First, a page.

Knox's financial position

<p>My son is a high school senior and is looking at a number of schools, including Knox. We visited Knox earlier in the year and enjoyed our visit, so it's a school that's on my son's radar. I have heard that Knox might be having some financial problems and am wondering (a) if these problems are minor or (b) something to worry about.</p>

<p>I don’t think it’s anything to worry about; they’ve redone their fundraising model and have also just raised enough money to complete the renovations on their Alumni Hall. I have complete confidence in their ability to thrive for a long time. Over the next 10 -15 years you will see lots of renovations happening I believe.</p>

<p>It’s a great school, if you have any questions just pm me.</p>

<p>I’m a current sophomore at Knox and to be honest, a lot of students were concerned about their financial aid packages/overall ability to afford Knox seeing as tuition went up this past year. However, I found that my financial aid award actually increased this year and I’m paying even less to come to Knox for my second year than I did my first year. There are a lot of scholarship opportunities on campus as well as work study in addition to the aid that students receive from filling out the FAFSA.</p>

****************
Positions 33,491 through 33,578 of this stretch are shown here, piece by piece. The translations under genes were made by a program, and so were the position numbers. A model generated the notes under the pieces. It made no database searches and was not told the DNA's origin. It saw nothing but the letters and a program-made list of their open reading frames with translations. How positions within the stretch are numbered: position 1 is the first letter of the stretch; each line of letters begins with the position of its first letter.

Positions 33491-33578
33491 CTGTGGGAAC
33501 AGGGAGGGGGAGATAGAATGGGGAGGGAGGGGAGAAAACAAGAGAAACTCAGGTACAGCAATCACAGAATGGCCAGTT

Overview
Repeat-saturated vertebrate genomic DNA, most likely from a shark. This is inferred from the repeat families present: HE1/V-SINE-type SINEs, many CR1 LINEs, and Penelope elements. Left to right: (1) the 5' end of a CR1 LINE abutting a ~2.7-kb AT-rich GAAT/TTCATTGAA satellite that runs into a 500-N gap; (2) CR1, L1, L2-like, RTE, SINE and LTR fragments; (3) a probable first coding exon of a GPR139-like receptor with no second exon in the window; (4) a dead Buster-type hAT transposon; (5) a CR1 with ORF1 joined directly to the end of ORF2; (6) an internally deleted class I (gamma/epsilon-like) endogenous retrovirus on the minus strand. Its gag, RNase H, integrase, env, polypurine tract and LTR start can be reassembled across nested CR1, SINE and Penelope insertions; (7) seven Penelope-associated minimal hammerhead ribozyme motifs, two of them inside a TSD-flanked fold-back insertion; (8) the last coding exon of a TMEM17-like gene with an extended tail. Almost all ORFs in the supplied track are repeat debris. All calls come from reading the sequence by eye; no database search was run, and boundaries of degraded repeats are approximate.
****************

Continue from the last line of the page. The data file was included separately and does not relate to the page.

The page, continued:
<p>I don’t know how much the local economy factors in but Galesburg has been a dieing town for decades. Its not Detroit but it is not good.</p>

<p>I talked to a Knox administrator a few months ago about Knox’s financial health. He said that like most liberal arts colleges Knox is feeling a financial crunch from the economy, but that it’s manageable. As amtc mentioned, they’re finally renovating Alumni Hall, which has been unused for about 30 years partly because they didn’t have the funds to renovate it but now they do. (In a way that’s a good thing, because a 2013 renovation will look very different technologically from even a 2008 renovation.) Knox also just reported that 2012-2013 was the most successful fundraising year in the school’s history.</p>

<p>[Knox</a> College Sets Fundraising Record | Knox College](<a href=“http://www.knox.edu/news-and-events/news-archive/knox-college-sets-fundraising-record.html]Knox”>http://www.knox.edu/news-and-events/news-archive/knox-college-sets-fundraising-record.html)</p>

<p>Thanks, everyone. I appreciate the insights.</p>

<p>If you really want a look inside the finances of a given college, search for the 990 form they have to file as a non-profit. Here is the Knox 2011 form. Over 50 pages long, but if you really want to know there is a lot of information in here to help you. I learned about these forms when I applied for a business manager job with a non-profit, and wanted to find out as much as I could about their finances before the interview. Don’t know if you can find a 2012 form yet, but if you Google “Form 990 Knox College 2013” it should come up sometime in the next few months (they file in June of 2013 for 2012, so the one I found below came up when I Googled for 2012).</p>

<p><a href=“https://bulk.resource.org/irs.gov/eo/2013_03_EO/37-0673513_990_201206.pdf[/url]”>https://bulk.resource.org/irs.gov/eo/2013_03_EO/37-0673513_990_201206.pdf</a> </p>